Whitewater Thrills and Comfortable Camping in Idaho
The Middle Fork of the Salmon River in central Idaho cuts through more than 100 miles of rugged wilderness, flowing past towering trees, wildflowers, and craggy mountains. Among rafters, it’s known as a Class IV river, with a few rapids reaching Class V level in high water. On this six-day whitewater-rafting trip from Adventure Guides, up to 24 adventurers take on the Middle Fork, spending their days alternating between rushing through roaring rapids and enjoying the scenery during calm stretches. Throughout the trip, rafters may have the opportunity to fly-fish, hike, and soak in hot springs. Along the way, experienced crew members deftly navigate the waterway and handle all of the logistics to ensure a comfortable trip. For detailed information on the best way to reach Stanley, Idaho—the trip's launch point—visit the transportation page. Click here to see the full six-day itinerary.
Before the trip: At 6 p.m. on the day before launching, crew members meet with guests for orientation in the conference room at the Mountain Village Lodge in Stanley, Idaho. Guides provide a detailed breakdown of the trip and hand out waterproof packs, day bags, and sleeping gear.
Day 1: The group sets out from Stanley toward Boundary Creek or Indian Creek, depending on weather and water conditions. Before putting the rafts in the water, Adventure Guides and the US Forest Service hold a safety briefing. The first day's ride is shallow and steep, and the group pauses for a break along the riverbank for lunch.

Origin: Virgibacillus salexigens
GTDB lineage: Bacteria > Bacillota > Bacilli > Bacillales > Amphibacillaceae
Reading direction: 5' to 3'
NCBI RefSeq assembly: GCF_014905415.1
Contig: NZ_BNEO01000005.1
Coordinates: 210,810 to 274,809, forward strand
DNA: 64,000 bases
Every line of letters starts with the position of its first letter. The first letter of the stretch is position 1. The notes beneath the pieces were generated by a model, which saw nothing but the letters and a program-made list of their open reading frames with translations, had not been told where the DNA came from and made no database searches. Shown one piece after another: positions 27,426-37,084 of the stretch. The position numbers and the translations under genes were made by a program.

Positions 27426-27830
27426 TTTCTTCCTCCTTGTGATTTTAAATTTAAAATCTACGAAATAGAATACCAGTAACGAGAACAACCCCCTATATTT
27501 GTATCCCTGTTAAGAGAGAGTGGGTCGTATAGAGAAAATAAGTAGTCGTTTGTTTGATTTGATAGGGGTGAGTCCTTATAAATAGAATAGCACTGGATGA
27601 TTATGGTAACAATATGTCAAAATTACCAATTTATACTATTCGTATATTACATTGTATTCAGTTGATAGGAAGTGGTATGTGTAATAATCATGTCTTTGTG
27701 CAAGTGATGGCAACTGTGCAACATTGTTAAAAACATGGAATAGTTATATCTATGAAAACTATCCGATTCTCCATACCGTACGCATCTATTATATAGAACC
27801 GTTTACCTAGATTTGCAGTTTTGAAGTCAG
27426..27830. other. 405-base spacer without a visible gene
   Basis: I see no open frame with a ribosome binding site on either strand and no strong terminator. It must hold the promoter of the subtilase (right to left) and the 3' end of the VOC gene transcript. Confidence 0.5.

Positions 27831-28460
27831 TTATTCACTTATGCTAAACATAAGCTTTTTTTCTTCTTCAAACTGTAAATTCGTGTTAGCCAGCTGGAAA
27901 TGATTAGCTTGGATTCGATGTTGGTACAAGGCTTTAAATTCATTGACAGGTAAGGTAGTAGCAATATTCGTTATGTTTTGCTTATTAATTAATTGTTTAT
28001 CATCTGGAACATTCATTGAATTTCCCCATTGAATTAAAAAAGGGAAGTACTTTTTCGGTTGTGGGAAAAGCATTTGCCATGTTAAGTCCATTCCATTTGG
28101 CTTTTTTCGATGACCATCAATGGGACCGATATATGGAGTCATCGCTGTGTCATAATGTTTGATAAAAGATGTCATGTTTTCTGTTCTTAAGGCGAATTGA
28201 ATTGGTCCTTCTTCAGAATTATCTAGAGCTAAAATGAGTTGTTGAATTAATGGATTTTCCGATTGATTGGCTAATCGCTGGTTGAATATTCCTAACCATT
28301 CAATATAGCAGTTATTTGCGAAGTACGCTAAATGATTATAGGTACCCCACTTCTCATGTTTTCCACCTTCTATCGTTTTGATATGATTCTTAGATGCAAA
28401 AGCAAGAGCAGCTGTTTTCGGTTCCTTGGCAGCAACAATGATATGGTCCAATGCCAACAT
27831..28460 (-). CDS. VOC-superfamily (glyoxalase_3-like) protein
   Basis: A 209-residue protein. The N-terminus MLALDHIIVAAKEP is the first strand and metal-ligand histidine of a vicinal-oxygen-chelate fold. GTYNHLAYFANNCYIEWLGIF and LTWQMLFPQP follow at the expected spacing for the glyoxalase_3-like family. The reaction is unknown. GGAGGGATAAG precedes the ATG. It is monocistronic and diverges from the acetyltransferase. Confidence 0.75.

That night—and each night for the rest of the trip—a supply boat runs ahead to set up camp for the evening. By the time the rafts arrive at the site, the crew will have already arranged everything you need, including the campfire, kitchen, tents, and s’mores tasting room. You can while away the evening by swimming, hiking, fishing, or playing games. Starting at 6 p.m., an hour of hors d'oeuvres and beverages is followed by a dinner that can include dutch-oven potatoes, baked salmon, stuffed chicken, or rib-eye steak. Fresh baked treats are on hand for dessert.
Days 2–5: Each morning, guides start a campfire and set out a continental breakfast. At about 8 a.m., they whip up a hot meal, often comprising potatoes, omelets, french toast, and pancakes. You can choose a vessel to ride in from a fleet of oar boats, paddleboats, and inflatable kayaks. Before and after lunch, the group negotiates rapids, hops overboard for the occasional dip in a swimming hole, and, of course, admires the views. The water is relatively calm on the second and third days, but picks up speed on days four–six. Lunch is included each day, and on the second and fourth nights you can take a refreshing sun shower.
Day 6: After an early rise, the flotilla faces its biggest challenge: a stretch of whitewater known as "Impassable Canyon." After the confluence of the main branch of the Salmon, the boats cruise 4 more miles to the endpoint at Cache Bar. The crew packs up the boats and sets out a final lunch before guests board the bus back to Stanley.
Read the Fine Print for important info on travel dates and other restrictions.